Leave it to Beyoncé and Jay-Z to redefine what “pulling a Beyoncé” can be. Last Saturday, the pair headlined London Stadium as part of their joint On the Run II Tour, and at the end of their career-spanning set a message flashed on the screens: “ALBUM OUT NOW.” And there it was, on the home screen of the streaming platform Tidal (in which Jay-Z and Beyoncé have a controlling stake): Everything Is Love, credited to The Carters, an exquisitely produced happy ending to the cheating-heart narrative that unspooled on Beyoncé’s gravity-defying 2016 album Lemonade and Jay-Z’s terse yet personal 2017 release 4:44.
Rumors that this power couple would someday release a joint album have long been grist for pop’s mill, with Jay telling The New York Times last year that he and his wife had been using art “almost like a therapy session.” Everything was finished just a few hours before its splashy release, although its meticulous craft suggests otherwise. (“[Beyoncé and Jay-Z] don’t have rules,” producer Andre Lyon, who worked on the album as part of the production duo Cool & Dre, told Rolling Stone. “No one can get away with the things they do—and when I say get away with, I mean pull off.”) The album recalls other blockbuster duets in R&B and hip-hop—particularly Marvin Gaye and Tammi Terrell’s besotted soul sides, as well as Method Man and Mary J. Blige’s hip-hop-minded update of that pair’s 1968 smash “You’re All I Need to Get By”—as it plays with public perceptions of the duo’s relationship. Yet it incorporates too many of-the-moment elements to feel anything but timely: There are ad-libs from the Atlanta rap upstarts Migos, beats that take cues from the minimalist hip-hop subgenre trap, lyrical rebukes to the NFL and the Grammys, and cryptic references to other boldfaced names.
Everything opens with “Summer,” a lush ballad that sounds tailor-made for song-of-the-summer status. It also sets the thematic, if not musical, tone for the rest of the album: Beyoncé and Jay have weathered the storms of previous years and are ready to get back to the drunk-in-love business of beachside fun, shared plans, and knocking the rest of the world on their heels with their individual and combined success.
Over the course of Everything’s nine songs, the duo acknowledge bumps—subpoena-brandishing investigators, streaming services who don’t share the wealth, shady friends—while remaining resilient and focused, both on each other and on their art. Beyoncé’s swagger-filled rapping is as dead-serious as it is delightful: Her half-sung, half-rapped hook on “713” flaunts her mighty pipes and streetwise skills while throwing in some vocal processing that echoes the ’90s G-funk era; her demands for “respeck on my check” on “Apes–t” reframe the wage-gap issue in a radio-ready way; and her admonition of Spotify on the flinty, Pharrell-assisted “Nice” ends with a quote from the 1998 cult flick Half-Baked that’s as unprintable as it is cheer-inducing. Jay’s boasts are also in ample supply as he shouts out sellout crowds and big-ticket brands, although in a continuation of the openness he exhibited on 4:44, he pulls back the curtain on the couple’s origin story on “713” while also noting that life for black men in America is only made easier by black women.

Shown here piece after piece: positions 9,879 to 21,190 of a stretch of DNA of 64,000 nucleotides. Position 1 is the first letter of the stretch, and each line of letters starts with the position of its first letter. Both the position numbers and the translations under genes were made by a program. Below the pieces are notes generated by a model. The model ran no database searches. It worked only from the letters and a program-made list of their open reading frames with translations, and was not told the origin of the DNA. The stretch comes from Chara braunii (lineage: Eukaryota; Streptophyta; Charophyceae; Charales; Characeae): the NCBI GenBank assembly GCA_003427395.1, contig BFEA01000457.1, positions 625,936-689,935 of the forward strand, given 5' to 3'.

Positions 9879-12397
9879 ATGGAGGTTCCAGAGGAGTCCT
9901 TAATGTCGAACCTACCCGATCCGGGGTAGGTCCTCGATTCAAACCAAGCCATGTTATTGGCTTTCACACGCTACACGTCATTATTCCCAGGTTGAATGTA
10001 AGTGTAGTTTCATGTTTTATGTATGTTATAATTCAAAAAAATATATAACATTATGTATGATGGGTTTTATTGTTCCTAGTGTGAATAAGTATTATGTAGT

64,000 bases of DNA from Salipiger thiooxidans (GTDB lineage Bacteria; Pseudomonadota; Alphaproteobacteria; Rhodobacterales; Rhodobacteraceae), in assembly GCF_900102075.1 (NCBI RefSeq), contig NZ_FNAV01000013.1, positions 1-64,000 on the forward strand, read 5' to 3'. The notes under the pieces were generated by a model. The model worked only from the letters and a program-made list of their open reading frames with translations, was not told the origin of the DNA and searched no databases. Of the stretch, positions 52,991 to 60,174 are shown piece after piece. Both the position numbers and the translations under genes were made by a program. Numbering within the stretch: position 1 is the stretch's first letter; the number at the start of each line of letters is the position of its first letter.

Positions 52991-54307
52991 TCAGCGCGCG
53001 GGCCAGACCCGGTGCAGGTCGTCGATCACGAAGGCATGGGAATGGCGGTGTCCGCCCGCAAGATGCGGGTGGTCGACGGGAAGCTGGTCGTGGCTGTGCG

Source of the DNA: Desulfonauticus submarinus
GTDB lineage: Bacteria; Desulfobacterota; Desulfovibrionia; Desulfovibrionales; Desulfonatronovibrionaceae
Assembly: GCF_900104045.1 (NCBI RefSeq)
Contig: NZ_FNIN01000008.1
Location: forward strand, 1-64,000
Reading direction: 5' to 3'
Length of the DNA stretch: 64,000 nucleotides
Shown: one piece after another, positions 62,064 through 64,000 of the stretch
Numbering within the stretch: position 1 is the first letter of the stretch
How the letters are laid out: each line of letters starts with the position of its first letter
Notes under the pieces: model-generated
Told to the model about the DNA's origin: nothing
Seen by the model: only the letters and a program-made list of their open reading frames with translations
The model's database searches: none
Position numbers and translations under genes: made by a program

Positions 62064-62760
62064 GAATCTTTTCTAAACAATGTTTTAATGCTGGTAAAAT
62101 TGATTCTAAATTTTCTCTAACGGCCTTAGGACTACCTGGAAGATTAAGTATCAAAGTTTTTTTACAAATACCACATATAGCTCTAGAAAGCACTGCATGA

Everything Is Love closes with “Black Effect” and “Lovehappy,” both of which return to the string-laden classic-soul sonics of the album’s opeer. The former examines America’s complex racial politics before making a simple declaration: “The Chitlin’ Circuit is stopped/ Now we in stadiums,” Jay declares, calling back to the path black musicians had to take during the era of racial segregation while flicking at how he and his wife have reached music’s highest echelons not just in their home country, but around the world. “Lovehappy,” a gorgeously plush ballad with sparkling synths and trilling strings, ends things on a hopeful note, the couples’ back-and-forth banter sounding like it was taken from the therapy sessions Jay mentioned (“Love is deeper than your pain and I believe you can change,” Beyoncé growls at one point) before bubbling over into a sighing “happy in love.”
Nearly two decades after their first meeting (the encounter Jay describes in “713” happened in 2000), Beyoncé and Jay-Z have ascended to celebrity’s highest heights by playing it close to the vest. They’re the masters of indulging the gossip-industrial complex’s hunger for “the real story” while also holding on tight to whatever the actual story might be. Everything Is Love’s melding of the personal and the imperial, the old-school and the next-wave, and the soulful and the stubborn give away the real story: Years later, The Carters still inspire each other to push harder and aim higher as they salute their love of each other, and of their art.
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